TOM ROSENSTIEL: You could call it the personalization of scandal, and it's partly caused by the perception that Watergate was foreseeable if we had probed the inner character of Richard Nixon more carefully before the elections, and it allowed us to expand what was okay for us to look at.
BROOKE GLADSTONE:Ben Bradlee says that Washington reporters should begin with the assumption that officials are not telling the truth. Rosenstiel believes that assumptions leads reporters to overlook what the public really wants to know -- the substance of a policy --not the political maneuvering behind it.
TOM ROSENSTIEL: And we've gotten to the point today where there is a presumption that the politician doesn't believe in this policy he's talking about -- he's selling something.
BROOKE GLADSTONE:Rosenstiel says that President Clinton, perceived as perhaps too "nimble" when it comes to political principle, sent cynicism soaring -- so much so that his was one of the most strained relationships with the press since Nixon.
REPORTER: Your apparent focus on Judge Breyer…
BROOKE GLADSTONE: There was strain when a reporter queried President Clinton over his nomination of Supreme Court Justice Ruth Bader Ginsberg--
REPORTER: ...of a certain zigzag quality in the decision-making process here. I wonder, sir, if you could kind of walk us through it and perhaps disabuse us of any notion we might have along those lines. Thank you.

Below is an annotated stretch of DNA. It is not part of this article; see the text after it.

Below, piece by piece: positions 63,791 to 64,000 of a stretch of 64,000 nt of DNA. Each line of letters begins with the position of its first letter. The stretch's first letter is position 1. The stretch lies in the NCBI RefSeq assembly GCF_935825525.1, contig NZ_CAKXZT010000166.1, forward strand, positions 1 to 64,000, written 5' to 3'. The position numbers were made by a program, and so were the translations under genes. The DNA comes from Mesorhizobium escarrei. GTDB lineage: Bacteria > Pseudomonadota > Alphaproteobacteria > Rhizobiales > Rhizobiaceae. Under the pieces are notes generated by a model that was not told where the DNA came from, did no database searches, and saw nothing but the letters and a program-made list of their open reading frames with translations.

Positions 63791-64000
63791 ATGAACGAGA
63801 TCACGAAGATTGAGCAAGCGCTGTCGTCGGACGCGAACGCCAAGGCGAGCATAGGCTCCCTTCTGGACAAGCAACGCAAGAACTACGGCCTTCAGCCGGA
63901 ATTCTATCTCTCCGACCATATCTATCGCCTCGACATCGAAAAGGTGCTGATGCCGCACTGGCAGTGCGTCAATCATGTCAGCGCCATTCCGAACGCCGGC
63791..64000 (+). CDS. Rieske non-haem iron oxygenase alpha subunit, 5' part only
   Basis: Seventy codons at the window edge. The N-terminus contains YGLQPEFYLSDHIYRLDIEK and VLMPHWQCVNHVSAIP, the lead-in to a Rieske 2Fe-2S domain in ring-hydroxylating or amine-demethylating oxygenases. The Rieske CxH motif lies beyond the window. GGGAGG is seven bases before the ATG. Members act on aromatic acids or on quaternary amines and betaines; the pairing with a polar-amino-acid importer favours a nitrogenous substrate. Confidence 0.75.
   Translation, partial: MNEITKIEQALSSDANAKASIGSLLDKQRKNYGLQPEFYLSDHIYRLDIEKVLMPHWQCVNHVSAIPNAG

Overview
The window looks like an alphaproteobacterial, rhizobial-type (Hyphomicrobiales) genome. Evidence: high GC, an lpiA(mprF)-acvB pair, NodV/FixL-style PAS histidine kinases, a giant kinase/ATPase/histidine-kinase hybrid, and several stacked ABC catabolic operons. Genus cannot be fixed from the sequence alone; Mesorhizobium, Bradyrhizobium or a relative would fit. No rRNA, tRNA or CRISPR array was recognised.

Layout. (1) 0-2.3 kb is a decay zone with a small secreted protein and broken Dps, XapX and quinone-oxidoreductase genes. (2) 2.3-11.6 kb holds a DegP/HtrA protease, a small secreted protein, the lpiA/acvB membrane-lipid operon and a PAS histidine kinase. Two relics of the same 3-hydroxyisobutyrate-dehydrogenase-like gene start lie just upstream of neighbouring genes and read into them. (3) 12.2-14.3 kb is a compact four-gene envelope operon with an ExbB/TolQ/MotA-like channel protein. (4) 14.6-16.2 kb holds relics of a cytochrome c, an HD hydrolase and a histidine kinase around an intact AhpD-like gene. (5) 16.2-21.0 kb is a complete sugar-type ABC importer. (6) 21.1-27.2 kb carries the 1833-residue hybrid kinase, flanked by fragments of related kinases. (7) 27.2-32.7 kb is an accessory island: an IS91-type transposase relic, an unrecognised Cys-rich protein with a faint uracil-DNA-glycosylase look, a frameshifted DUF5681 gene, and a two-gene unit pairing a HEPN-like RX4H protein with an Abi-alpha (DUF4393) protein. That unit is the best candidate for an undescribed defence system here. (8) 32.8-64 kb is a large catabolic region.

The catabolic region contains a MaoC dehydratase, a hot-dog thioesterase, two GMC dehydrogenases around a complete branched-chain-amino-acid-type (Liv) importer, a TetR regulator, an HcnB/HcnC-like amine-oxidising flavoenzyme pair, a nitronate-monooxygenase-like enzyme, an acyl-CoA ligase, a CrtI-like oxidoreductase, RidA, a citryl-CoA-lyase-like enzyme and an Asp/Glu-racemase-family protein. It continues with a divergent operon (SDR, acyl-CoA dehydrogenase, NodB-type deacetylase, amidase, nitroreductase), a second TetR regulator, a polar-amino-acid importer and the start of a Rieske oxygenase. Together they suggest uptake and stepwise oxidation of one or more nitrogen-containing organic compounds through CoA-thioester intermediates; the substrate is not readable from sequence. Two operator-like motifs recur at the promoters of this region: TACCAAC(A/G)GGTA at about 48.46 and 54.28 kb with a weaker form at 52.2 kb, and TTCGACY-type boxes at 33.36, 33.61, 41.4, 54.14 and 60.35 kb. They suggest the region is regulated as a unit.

BILL CLINTON: I have long since given up the thought that I could disabuse some of you of turning any substantive decision in anything but political process. How you could ask a question like that after the statement she just made is beyond me.
BROOKE GLADSTONE:For 30 years the president and the press have feuded like an unhappy couple, but under the administration of George W. Bush, rage has turned to resignation, crushed under the combined weight of 9/11, wartime patriotism and the president's poll numbers. Nobody expects this president to answer tough questions. Case in point, his second prime time press conference held shortly before invading Iraq. The once fire-breathing press corps was seen to be rolling over and playing dead. Washington Post reporter Dana Milbank.
DANA MILBANK: You can imagine that if somebody said look, Mr. President, this is a charade; you haven't answered the question -- that would produce an incredible public backlash.
BOB DEANS: There were probably 60 reporters in the room. No one did it.
BROOKE GLADSTONE: Bob Deans, Cox newspaper reporters and president of the White House Correspondents Association.
BOB DEANS: This is a president who has put a premium on a certain amount of protocol and respect. This is a guy who, if you holler out a question to him during a pool setting, you will get a glare and you, you can be sure he will not call on you. He will not recognize your question. He won't answer it. And so our behavior to a certain extent reflects those realities.
BROOKE GLADSTONE: The president doesn't like the press. He is not the first to feel that way and certainly not the last.